“At design school,” says Ma, “it’s really important to be mentored by the people who inspire you. I was really fortunate. Professor Rodrigo Buelvas at SCAD Hong Kong is an exceptional thinker and designer who really pushed his students to think beyond the norm. I brought that drive to all of my courses – and to my work now. He is still my mentor.” As for Rogerio Santos de Oliveira in Macao, Ma worked closely with him at Arquitectos Associados following her graduation. She worked on a range of residential, urban planning and government projects. “He is a great mentor,” she says. “There is no boss-employee relationship. Instead, there’s a collaborative and united mindset to learn and progress. He is open, experienced and has taught me so much.”
Ma isn’t just a promising interior designer when it comes to her knowledge and experience. She’s also got a handful of awards behind her. She is a two-time winner of the National Student Portfolio Competition by the American Society of Interior Designers (ASID), winning in 2019 and last year. She also won the Gensler Brinkmann Scholarship in 2019 and was able to intern at the reputable firm’s headquarters in San Francisco in the US. Plus, she graduated as the ‘valedictorian’ – the student with the highest marks in their class – at SCAD and was recently awarded the Emerging Interior Designer of the Year prize by the International Design Awards (IDA) which is based in the US. She won a total of 11 awards at last year’s IDA Gala.
Ma’s big move to New York happened earlier this year. She has become a junior designer at Icrave, an award-winning design and brand strategy firm in the Big Apple. The hospitality firm works on diverse projects ranging from entertainment to healthcare. “I’m super excited,” says Ma. “I think most designers dream of working in New York City alongside other designers from across the world who share the same drive and ambition. If you choose to move to NYC and live in a tiny apartment, it’s definitely the first step to showing your passion to succeed in this competitive city.”
Putting the Ma in Macao
Ma admits she will miss Macao despite falling in love with New York. She learned a lot in the Chinese city and hopes she can return one day to share her experience and ‘help build the city in the future’. “Macao is a very interesting place to grow up in,” she says. “It has shaped me as a thinker and creator. I have been exposed to so many different cultures. It’s such a developed yet authentic city. However, there is still so much room for design to impact and improve the lifestyles of the people. This has motivated me to excel in my chosen path and potentially bring my design outlook and experience back to the city I call home.”
‘Do what you love and you’ll never work a day in your life’ was a saying Ma used to tell herself before she became an interior designer. “I used to say that,” she recalls, “but I’ve now come to the conclusion that it’s not true. I believe ‘if you do what you love, you’ll work hard every day of your life so you can truly create an impact’.”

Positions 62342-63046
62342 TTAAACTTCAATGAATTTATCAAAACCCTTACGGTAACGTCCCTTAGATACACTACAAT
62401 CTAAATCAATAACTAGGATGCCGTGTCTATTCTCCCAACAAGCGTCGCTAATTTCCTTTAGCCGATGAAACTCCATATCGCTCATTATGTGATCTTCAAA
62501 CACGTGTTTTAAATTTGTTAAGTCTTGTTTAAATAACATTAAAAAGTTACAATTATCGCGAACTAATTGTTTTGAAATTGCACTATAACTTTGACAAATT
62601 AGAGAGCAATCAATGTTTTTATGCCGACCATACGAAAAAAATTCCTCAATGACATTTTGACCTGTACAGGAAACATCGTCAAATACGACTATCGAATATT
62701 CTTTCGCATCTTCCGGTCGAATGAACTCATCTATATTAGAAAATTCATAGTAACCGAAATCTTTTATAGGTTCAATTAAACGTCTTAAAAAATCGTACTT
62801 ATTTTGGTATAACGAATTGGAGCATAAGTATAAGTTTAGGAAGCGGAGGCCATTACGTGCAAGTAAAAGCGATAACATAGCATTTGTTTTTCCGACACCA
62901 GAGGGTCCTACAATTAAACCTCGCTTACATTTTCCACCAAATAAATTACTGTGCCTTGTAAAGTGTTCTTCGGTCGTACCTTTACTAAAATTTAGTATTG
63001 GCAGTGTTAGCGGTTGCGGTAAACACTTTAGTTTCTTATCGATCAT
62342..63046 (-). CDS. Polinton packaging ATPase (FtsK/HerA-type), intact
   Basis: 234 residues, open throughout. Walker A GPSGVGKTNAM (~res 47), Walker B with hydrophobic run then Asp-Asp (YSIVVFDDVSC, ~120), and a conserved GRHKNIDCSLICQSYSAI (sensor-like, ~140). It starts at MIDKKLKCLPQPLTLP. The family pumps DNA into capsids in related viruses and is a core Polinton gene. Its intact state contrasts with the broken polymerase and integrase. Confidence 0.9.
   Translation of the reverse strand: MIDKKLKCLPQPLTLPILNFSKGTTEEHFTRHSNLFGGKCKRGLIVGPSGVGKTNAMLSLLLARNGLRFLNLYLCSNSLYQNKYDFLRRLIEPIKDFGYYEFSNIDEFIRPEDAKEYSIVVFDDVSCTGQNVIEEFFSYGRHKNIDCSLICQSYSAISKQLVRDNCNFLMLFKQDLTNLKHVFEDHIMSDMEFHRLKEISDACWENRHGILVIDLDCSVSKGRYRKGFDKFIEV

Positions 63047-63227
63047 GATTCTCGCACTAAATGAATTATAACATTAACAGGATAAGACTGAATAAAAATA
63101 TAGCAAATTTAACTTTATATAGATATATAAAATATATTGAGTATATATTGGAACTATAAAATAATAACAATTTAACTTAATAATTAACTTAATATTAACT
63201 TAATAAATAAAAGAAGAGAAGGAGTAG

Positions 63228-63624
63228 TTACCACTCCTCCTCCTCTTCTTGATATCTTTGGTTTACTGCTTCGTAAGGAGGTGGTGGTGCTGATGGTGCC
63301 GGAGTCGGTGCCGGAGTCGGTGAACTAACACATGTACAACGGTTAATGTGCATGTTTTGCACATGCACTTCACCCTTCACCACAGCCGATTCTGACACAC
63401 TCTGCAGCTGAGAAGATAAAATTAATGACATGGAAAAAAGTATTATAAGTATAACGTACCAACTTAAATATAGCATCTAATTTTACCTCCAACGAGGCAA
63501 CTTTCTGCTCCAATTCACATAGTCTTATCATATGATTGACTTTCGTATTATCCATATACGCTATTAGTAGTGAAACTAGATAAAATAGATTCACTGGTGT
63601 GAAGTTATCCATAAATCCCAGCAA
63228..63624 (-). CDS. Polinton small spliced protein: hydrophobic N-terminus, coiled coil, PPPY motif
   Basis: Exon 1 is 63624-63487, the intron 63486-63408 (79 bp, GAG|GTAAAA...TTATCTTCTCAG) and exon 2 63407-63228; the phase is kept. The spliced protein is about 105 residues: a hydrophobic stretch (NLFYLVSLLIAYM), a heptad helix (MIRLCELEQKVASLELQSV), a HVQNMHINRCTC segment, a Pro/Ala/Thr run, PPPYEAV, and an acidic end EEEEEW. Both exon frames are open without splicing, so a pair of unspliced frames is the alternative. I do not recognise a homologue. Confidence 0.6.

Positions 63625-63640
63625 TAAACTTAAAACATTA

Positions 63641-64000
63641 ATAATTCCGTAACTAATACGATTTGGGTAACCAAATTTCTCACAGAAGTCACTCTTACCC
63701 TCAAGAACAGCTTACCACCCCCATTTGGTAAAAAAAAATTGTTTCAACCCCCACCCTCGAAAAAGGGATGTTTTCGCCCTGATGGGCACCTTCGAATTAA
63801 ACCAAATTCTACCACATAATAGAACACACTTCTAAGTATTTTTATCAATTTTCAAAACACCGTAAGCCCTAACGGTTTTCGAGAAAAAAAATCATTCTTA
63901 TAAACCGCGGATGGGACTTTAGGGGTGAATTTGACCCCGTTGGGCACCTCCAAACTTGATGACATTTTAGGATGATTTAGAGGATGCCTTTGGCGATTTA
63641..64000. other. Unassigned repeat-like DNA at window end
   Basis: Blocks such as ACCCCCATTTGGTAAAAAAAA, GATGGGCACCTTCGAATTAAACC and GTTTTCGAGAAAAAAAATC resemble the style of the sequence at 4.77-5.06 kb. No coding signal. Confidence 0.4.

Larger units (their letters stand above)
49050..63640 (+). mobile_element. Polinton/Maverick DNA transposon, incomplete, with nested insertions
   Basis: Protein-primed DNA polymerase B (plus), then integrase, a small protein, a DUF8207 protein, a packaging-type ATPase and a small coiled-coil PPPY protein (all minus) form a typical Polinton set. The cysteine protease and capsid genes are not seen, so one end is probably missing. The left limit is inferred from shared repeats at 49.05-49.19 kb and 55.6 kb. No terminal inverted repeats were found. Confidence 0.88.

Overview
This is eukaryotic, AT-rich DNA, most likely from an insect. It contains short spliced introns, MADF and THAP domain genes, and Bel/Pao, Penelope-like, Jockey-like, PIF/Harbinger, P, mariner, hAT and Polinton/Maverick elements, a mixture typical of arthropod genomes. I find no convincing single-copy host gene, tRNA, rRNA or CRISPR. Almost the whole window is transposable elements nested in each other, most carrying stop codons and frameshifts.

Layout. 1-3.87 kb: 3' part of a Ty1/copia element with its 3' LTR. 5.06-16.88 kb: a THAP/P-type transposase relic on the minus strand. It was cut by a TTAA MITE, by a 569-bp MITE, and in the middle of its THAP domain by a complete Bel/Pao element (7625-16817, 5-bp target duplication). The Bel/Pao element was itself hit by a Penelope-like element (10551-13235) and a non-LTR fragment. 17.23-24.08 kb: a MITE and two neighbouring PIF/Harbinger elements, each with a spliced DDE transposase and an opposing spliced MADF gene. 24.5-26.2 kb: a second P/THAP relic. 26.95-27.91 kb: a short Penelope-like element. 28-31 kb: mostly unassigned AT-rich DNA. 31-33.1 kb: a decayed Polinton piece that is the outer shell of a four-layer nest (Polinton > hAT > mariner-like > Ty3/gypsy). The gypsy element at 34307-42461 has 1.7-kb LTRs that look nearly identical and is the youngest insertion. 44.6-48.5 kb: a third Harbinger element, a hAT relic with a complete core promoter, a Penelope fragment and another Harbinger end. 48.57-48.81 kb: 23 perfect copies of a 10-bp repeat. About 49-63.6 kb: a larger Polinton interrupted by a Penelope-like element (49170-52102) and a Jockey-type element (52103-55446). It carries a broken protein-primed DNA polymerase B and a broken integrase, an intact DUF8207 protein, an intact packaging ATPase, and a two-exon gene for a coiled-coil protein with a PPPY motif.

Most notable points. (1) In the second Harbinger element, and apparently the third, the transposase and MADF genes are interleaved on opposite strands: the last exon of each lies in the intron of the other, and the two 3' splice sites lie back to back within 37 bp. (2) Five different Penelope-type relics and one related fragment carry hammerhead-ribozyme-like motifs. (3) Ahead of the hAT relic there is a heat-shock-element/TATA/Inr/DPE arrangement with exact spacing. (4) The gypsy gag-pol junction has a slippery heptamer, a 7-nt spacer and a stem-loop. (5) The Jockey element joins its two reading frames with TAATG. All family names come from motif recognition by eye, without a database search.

Ma is a promising young designer who is representing Macao on the world stage. She loves New York and is excited about her new role in a top design firm – but she also understands that the hard work starts here and that she must grow in order to fuel her ambition to one day return to Macao and add to the city’s homegrown interior design industry. When all is said and done, though, she cites honesty as the best policy for up-and-coming designers. “Be super honest even if you don’t want to know the truth,” she says. “Be honest with yourself and realise what you enjoy and what you don’t. At the end of the day, it’s your own life and only you can choose to make a difference.”
A designer for life
What Jessica Ma’s two mentors tell us about this promising young interior designer…
Professor Rodrigo Buelvas, formerly Ma’s mentor at SCAD Hong Kong but who now runs his own firm in Miami called Studio Rodrigo Buelvas, says: “Jessica is friendly, vivacious, extremely hardworking, responsible and committed to her studies. She is always ready to lend a helping hand to her classmates, contributing her ideas and supporting team efforts in any crucial project deadlines. What you cannot see from her projects is what I saw in my classroom a few years ago – a very bright student eager to learn in an open, unbiased and absolutely determined manner. It will be with me forever as one of the best experiences of my teaching career.”
Rogerio Santos de Oliveira, managing partner at Arquitectos Associados in Macao, says: “Early on, we understood that Jessica is a talented designer at the beginning of what will certainly be a great professional career. During her short tenure, she gradually took bigger responsibilities with ease and we felt that she could be the lead concept designer in our interior projects. Besides her innate grasp of aesthetic principles, she also proved to be an efficient worker with an excellent work ethic. She just graduated, so we’re excited to see her not only mature her design approach but also her future contribution to the industry.”